If you have seen this video, you already know that I am one of those perverts who — much like a child — drinks whole milk just for the taste of it. I love it, and years of doing my body good has helped me develop a refined “dairy palate.” If my milk is even the slightest bit sour, I can taste it.
One of my hobbies is buying too many herbs and then watching watching them wilt, dehydrate or mush out in the fridge, depending on how I’ve (incorrectly) stored them. Would placing my cilantro in a jar of water extend its life? Yes. Am I going to do that? You know...Read more
This slight off-taste, or even a stronger soured flavour, does not necessarily mean the milk is useless, though. According to a 2015 NPR interview with Dana Gunders of the Natural Resources Defence Council, pasteurised milk that’s gone sour is unlikely to make one ill:
Gunders writes, because as milk ages, it becomes more acidic, creating an environment “unfriendly to microbes that might cause illness.”
This is not the case with raw (unpasteurised) milk. Do not drink sour raw milk (fresh raw milk is dicey as it is).
But a little tartness isn’t going to hurt you. As long as your milk isn’t growing mould — or gag-inducingly rancid — acidic milk that’s a bit past its prime can be used to make many treats.
Baking is the most obvious choice, and the option best if you want to obscure the tartness — use it like you would “regular” milk, cup for cup. (Gunders is a big fan of using it in pancakes.) Just last night, I made a lemon olive oil cake with some milk that was two weeks past its “best by” date and I’d do it again. (“Best by” dates are the manufacturer’s best guess as to when the milk will taste its “freshest” — it’s an almost useless date).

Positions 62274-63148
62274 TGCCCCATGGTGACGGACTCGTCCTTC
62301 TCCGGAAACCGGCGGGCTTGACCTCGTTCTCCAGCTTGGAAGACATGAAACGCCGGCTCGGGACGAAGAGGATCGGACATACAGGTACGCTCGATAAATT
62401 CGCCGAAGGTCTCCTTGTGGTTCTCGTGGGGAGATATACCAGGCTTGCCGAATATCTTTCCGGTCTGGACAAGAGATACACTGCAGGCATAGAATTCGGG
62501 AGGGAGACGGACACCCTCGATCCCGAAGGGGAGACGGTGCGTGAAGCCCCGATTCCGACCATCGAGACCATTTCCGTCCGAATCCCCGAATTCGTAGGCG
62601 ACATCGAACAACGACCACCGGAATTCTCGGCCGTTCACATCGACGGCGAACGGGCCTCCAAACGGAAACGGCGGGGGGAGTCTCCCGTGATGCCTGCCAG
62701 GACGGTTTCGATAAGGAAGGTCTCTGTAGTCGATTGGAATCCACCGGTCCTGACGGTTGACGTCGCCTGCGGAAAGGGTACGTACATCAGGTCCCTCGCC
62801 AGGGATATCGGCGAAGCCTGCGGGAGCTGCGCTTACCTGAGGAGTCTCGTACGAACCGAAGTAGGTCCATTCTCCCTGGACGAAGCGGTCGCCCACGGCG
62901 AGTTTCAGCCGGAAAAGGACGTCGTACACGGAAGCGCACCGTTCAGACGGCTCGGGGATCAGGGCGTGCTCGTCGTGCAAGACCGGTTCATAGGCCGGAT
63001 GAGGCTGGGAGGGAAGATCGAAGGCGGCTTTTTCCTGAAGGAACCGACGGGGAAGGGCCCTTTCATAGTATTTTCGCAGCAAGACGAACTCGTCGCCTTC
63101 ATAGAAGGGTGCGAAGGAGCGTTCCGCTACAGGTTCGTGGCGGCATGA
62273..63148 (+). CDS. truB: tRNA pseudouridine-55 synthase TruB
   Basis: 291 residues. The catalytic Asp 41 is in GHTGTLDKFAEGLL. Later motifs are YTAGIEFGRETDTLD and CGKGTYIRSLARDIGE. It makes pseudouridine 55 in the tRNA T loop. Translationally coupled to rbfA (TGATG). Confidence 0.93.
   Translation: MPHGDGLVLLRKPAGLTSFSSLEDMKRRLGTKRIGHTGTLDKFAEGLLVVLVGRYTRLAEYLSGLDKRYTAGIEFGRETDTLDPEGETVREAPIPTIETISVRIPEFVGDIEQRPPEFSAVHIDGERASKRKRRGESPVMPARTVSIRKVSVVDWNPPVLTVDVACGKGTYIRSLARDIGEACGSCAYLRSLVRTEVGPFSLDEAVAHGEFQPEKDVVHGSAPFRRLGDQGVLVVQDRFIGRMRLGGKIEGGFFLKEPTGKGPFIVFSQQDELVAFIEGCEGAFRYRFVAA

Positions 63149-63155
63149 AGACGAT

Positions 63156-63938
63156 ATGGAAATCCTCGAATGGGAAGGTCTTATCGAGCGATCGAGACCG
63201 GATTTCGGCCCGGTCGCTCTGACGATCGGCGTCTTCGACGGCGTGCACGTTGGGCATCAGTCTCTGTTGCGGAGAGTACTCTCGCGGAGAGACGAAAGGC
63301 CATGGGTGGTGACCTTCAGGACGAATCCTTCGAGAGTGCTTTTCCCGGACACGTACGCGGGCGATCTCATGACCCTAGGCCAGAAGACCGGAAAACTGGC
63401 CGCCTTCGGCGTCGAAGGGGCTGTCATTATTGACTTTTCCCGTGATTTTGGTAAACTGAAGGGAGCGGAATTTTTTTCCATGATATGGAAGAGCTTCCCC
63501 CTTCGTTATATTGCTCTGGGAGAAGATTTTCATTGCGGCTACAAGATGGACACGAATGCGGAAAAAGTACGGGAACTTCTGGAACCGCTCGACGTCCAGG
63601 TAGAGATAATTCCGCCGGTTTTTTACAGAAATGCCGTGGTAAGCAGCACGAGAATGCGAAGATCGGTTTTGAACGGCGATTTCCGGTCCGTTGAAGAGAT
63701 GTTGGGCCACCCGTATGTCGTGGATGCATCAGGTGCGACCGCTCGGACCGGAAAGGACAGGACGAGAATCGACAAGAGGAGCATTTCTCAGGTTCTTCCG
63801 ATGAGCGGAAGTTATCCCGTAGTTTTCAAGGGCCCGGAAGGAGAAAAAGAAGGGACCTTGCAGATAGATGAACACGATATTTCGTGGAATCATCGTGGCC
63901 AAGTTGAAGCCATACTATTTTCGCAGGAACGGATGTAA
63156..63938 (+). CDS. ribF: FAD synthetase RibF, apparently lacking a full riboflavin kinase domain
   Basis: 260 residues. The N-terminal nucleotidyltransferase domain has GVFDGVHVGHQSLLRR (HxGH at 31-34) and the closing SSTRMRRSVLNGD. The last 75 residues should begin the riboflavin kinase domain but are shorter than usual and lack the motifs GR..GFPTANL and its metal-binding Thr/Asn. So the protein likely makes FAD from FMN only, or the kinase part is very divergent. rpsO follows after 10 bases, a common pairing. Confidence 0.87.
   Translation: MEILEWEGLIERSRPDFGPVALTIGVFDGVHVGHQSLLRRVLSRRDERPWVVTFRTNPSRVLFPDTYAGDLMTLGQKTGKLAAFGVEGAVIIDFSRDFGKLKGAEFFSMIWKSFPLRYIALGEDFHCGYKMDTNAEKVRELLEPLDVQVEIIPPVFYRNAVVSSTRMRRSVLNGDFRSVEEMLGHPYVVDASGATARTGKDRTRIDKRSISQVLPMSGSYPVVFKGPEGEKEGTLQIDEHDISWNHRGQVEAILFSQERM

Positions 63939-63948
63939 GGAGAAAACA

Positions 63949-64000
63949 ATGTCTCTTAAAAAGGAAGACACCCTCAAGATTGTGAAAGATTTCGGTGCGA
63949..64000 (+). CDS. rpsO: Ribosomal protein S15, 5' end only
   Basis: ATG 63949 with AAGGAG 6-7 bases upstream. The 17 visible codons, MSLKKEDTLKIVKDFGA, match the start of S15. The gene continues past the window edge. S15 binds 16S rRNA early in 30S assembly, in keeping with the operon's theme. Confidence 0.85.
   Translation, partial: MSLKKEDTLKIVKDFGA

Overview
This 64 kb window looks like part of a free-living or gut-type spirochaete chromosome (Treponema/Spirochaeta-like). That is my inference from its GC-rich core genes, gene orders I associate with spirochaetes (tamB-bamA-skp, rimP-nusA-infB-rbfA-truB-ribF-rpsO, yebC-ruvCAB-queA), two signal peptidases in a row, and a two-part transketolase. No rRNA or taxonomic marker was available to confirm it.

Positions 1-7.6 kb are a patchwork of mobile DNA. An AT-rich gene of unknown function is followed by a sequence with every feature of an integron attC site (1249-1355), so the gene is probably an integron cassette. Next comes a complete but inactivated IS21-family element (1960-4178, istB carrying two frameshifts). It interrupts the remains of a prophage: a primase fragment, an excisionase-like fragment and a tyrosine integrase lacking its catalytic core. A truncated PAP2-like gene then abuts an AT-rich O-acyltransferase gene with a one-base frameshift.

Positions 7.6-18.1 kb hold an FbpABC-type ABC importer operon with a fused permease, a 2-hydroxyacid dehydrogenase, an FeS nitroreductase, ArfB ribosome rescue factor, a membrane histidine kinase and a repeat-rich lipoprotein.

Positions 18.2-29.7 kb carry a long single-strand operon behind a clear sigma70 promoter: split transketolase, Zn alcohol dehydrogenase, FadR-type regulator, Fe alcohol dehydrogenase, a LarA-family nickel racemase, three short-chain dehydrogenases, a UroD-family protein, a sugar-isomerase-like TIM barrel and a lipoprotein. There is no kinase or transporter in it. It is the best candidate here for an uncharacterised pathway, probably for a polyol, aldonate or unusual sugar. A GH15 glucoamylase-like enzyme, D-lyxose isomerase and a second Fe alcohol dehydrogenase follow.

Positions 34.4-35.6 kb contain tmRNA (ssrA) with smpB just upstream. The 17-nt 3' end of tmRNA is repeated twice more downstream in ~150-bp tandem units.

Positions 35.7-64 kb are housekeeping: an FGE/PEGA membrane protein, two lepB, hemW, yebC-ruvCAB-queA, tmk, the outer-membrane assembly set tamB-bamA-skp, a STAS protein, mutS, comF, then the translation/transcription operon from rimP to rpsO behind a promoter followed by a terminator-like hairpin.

The milk in question isn’t one I would want to guzzle — it had taken on a slightly yellow hue and smelled a bit sour, but it blended beautifully into the rich, already slightly tart batter. (Tasting Table asserts that soured milk is actually better than the fresher stuff, and that the extra acid helps with leavening, but the effects are kind of hard to quantify definitively.)
If you have a lot of it, sour milk can be used to marinate poultry and pork with excellent results — just add a little salt and let your meat sit in the seasoned, acidic milk overnight, then cook as usual. You can also take the whole “soured” thing to its logical conclusion and make cheese. Ricotta (precision cooking or otherwise) is never a bad choice.